Noise Reduction and Suppression of Competing Stimuli

Figure 2 shows that for about 200 msec after an exogenous cue and for 600 msec or longer following an endogenous cue, RT to detect the onset of a target is shorter when a target appears at the valid cue location compared to the invalid cue location. This RT effect indicates that attention has been drawn to the location of the cue, thereby facilitating the detection of the target at the valid location compared to the invalid location.

It is generally agreed that the presence of attention due to valid cueing increases the signal-to-noise ratio or sensitivity of information processing at the cued location. Of course, this could happen either if the signal from the attended location were enhanced (a facilitatory process) or if noise that might interfere with that signal were reduced or suppressed (an inhibitory process). The available evidence supports a combination of these two effects.

First, valid cueing can increase sensitivity even when a single target appears in an otherwise blank visual field. Since there are no other stimuli around to produce any noise or distraction, it would appear that attention is enhancing the signal from the attended location. However, the effect of cueing a target in an otherwise blank field is often small and sometimes disappears. The impact of cueing is usually greater when the target is accompanied by distracting stimuli at other spatial locations. From such evidence it has been argued that the primary contribution of spatial attention, especially in real-world visual environments, is to reduce noise or cross talk from unattended stimuli that if unsuppressed would interfere with processing the attended stimulus.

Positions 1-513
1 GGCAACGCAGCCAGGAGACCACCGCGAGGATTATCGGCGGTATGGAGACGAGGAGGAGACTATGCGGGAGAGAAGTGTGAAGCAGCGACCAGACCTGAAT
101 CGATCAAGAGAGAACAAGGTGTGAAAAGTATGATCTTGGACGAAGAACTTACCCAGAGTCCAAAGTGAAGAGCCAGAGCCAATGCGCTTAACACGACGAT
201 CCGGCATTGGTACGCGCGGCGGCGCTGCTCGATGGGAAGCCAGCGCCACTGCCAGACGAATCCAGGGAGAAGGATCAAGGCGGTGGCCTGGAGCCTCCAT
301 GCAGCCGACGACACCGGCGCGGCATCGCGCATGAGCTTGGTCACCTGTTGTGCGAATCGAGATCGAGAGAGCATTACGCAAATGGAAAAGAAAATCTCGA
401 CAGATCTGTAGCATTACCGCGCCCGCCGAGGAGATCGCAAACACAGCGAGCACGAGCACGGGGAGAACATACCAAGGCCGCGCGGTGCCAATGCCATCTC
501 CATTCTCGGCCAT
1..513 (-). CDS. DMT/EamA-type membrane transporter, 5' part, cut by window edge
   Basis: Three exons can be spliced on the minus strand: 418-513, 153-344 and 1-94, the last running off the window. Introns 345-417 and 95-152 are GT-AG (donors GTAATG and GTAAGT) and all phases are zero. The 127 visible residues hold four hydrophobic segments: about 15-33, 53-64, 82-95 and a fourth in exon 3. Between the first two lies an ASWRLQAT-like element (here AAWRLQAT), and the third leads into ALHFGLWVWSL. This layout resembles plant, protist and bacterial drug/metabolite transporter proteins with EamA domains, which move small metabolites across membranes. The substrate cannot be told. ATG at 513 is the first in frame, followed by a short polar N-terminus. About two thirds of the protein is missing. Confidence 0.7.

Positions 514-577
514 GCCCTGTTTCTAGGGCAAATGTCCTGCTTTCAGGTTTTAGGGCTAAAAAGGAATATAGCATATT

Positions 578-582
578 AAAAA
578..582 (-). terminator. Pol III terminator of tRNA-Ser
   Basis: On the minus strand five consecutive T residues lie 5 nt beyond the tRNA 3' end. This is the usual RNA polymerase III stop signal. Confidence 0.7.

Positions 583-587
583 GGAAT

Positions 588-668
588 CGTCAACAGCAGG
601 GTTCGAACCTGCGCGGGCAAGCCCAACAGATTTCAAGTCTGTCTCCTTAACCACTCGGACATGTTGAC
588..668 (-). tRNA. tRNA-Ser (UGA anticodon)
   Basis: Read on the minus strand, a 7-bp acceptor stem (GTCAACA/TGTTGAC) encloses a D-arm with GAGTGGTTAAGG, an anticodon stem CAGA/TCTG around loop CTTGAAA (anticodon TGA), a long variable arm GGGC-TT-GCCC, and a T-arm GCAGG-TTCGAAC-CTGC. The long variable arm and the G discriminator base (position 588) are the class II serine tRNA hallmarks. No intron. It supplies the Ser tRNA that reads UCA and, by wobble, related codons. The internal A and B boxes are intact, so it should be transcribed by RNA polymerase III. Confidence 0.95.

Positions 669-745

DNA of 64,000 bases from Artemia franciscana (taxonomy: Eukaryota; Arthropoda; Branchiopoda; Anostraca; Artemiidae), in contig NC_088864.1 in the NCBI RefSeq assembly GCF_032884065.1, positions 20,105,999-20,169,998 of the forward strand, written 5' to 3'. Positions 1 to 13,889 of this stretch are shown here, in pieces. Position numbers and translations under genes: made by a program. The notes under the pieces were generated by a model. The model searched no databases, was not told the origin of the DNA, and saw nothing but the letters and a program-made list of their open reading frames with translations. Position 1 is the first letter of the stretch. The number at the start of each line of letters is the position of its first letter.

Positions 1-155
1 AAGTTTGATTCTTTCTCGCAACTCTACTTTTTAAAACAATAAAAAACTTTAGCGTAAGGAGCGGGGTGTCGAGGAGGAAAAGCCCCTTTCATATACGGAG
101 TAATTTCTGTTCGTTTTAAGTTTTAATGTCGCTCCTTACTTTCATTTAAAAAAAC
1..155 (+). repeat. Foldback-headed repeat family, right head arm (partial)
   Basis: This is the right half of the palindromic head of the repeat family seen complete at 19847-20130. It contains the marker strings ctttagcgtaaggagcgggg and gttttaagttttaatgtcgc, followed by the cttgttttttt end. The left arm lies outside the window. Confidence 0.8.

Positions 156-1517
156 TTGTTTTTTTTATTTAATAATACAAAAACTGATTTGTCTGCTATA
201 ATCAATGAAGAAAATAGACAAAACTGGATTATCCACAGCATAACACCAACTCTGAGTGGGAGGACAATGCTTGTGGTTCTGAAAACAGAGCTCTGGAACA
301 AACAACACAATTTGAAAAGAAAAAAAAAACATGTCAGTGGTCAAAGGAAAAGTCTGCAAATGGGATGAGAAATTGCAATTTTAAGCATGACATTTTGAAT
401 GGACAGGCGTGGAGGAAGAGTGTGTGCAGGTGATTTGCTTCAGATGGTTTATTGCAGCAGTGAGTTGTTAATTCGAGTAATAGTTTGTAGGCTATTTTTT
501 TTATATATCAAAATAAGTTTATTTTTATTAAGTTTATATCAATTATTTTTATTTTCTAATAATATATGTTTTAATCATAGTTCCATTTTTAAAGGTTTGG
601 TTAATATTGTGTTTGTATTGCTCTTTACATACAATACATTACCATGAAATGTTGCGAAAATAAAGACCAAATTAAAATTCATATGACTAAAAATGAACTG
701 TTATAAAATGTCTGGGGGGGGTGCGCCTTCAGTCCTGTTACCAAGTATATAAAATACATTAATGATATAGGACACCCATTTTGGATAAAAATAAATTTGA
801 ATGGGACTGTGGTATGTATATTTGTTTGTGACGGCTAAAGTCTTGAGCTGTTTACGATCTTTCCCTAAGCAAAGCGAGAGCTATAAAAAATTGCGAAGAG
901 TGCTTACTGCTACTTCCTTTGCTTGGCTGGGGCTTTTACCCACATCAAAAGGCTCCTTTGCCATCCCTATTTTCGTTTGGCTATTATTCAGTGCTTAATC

Direct evidence for inhibition of cross talk-based interference from unattended stimuli comes from single-cell recording in extrastriate cortical areas of the ventral object-processing pathway of monkeys. When two stimuli are present in the receptive field of a cell in one of these areas (e.g., V4 or TEO), the cell's response is less than if only one of them was present. This reduction in activity shows that the two stimuli interfere with each another's ability to activate the cell. However, if the monkey attends to one of the stimuli for the purpose of performing an experimental task, the cell's response returns to approximately the same level as if the attended stimulus were presented alone. This restoration of responsiveness shows that the unattended stimulus is being filtered out of the cell's receptive field and hence no longer interferes with processing the other stimulus. Analogous evidence that humans have a similar attention-driven mechanism of noise reduction through suppression of competing stimuli comes from functional magnetic resonance imaging (fMRI) experiments reported by Kastner and colleagues.

Breaking Bulimia

Breaking Bulimia

We have all been there: turning to the refrigerator if feeling lonely or bored or indulging in seconds or thirds if strained. But if you suffer from bulimia, the from time to time urge to overeat is more like an obsession.

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